Phone number No – the company doesn’t have this data element in its records, so this will not help them identify the data to block.
Last purchase Likely no – the company collects this information, and it will help them identify the data to block from sale. However, depending on the negative impacts of the collecting the information it may represent an overreach. Plus, if the company can achieve the goal with only email address, there is no reason to collect this additional information.
Home address No –  because this is not information the company has previously collected it will not be in its records, so this will not help them identify the data to block.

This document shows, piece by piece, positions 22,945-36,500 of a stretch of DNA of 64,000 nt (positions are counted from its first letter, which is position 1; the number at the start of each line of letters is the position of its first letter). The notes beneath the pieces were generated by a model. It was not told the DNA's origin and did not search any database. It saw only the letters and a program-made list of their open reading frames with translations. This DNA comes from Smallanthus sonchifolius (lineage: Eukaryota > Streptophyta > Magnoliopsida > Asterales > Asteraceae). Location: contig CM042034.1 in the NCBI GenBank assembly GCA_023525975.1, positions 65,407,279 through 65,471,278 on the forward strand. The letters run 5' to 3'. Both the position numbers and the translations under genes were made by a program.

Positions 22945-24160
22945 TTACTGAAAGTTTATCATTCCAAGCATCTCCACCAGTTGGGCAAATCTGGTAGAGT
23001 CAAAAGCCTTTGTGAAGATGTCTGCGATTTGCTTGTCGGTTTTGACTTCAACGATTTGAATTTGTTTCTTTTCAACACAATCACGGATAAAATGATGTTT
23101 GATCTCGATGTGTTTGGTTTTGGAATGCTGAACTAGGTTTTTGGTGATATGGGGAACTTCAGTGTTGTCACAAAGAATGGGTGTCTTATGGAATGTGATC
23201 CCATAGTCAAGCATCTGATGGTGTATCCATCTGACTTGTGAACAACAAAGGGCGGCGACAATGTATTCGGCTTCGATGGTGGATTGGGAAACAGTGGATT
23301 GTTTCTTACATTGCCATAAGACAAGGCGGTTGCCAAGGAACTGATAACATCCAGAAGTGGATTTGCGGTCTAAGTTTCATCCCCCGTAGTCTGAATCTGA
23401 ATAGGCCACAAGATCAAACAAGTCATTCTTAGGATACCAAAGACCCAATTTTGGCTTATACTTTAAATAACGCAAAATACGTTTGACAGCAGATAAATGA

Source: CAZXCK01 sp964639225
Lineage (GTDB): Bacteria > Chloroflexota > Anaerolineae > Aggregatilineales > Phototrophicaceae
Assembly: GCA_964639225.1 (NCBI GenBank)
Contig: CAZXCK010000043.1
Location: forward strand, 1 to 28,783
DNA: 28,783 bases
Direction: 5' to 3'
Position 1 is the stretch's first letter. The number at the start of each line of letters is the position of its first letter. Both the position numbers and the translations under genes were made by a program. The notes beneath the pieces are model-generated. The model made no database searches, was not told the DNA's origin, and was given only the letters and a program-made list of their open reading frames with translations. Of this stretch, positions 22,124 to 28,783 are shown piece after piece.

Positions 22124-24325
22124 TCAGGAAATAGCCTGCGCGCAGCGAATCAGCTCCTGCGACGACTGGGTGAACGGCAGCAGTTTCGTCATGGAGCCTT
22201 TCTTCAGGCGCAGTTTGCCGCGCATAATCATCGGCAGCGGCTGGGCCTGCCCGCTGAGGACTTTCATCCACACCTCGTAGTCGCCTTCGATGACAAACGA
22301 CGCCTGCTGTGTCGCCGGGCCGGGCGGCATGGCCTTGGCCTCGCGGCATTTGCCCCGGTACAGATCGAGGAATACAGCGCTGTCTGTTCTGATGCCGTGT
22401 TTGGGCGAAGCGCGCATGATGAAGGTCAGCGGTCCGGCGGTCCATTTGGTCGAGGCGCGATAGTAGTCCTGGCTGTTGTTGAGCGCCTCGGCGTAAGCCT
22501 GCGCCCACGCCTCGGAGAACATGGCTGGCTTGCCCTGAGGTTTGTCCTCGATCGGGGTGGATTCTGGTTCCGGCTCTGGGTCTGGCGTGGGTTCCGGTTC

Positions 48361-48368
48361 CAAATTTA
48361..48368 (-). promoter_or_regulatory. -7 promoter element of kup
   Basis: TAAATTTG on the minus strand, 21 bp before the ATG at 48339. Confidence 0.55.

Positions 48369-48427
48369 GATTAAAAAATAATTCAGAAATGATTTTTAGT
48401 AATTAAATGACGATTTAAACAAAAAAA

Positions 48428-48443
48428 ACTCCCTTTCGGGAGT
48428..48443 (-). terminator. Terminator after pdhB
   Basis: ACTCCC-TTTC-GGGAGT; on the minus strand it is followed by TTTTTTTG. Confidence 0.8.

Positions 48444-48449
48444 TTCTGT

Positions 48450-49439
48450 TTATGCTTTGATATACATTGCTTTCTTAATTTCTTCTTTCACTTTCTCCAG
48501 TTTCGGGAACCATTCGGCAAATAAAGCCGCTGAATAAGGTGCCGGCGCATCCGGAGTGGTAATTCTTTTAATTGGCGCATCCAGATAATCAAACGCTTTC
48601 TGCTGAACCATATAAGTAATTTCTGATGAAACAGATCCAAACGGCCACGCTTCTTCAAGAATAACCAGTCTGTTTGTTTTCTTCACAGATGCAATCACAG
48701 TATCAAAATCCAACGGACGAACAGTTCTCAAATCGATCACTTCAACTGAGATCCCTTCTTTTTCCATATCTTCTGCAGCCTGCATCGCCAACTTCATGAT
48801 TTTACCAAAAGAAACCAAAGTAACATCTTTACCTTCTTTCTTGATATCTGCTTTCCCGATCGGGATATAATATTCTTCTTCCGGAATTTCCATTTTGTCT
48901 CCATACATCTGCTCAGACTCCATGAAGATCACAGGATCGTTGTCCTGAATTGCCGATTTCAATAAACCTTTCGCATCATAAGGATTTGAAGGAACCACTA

Photo of the consumer with their driver’s license No – companies should avoid the collection of government issued IDs whenever possible.

Minimization for access verification

A CCPA-covered online retailer receives a request from an existing customer who has previously made a purchase. The CPPA regulations require that companies verify the identity of the consumer to a “reasonably high degree of certainty” and recommend companies match three data elements to comply with consumers’ right to access their information.

To verify the consumer to honor the access request, what might the company ask for?

Additional info requested Does it meet minimization obligations?
Email address Yes – the company would have this information in its existing dataset and could use this to match the consumer to the data. However, email addresses are often shared widely, so this would not be adequate on its own for a “high degree of certainty.”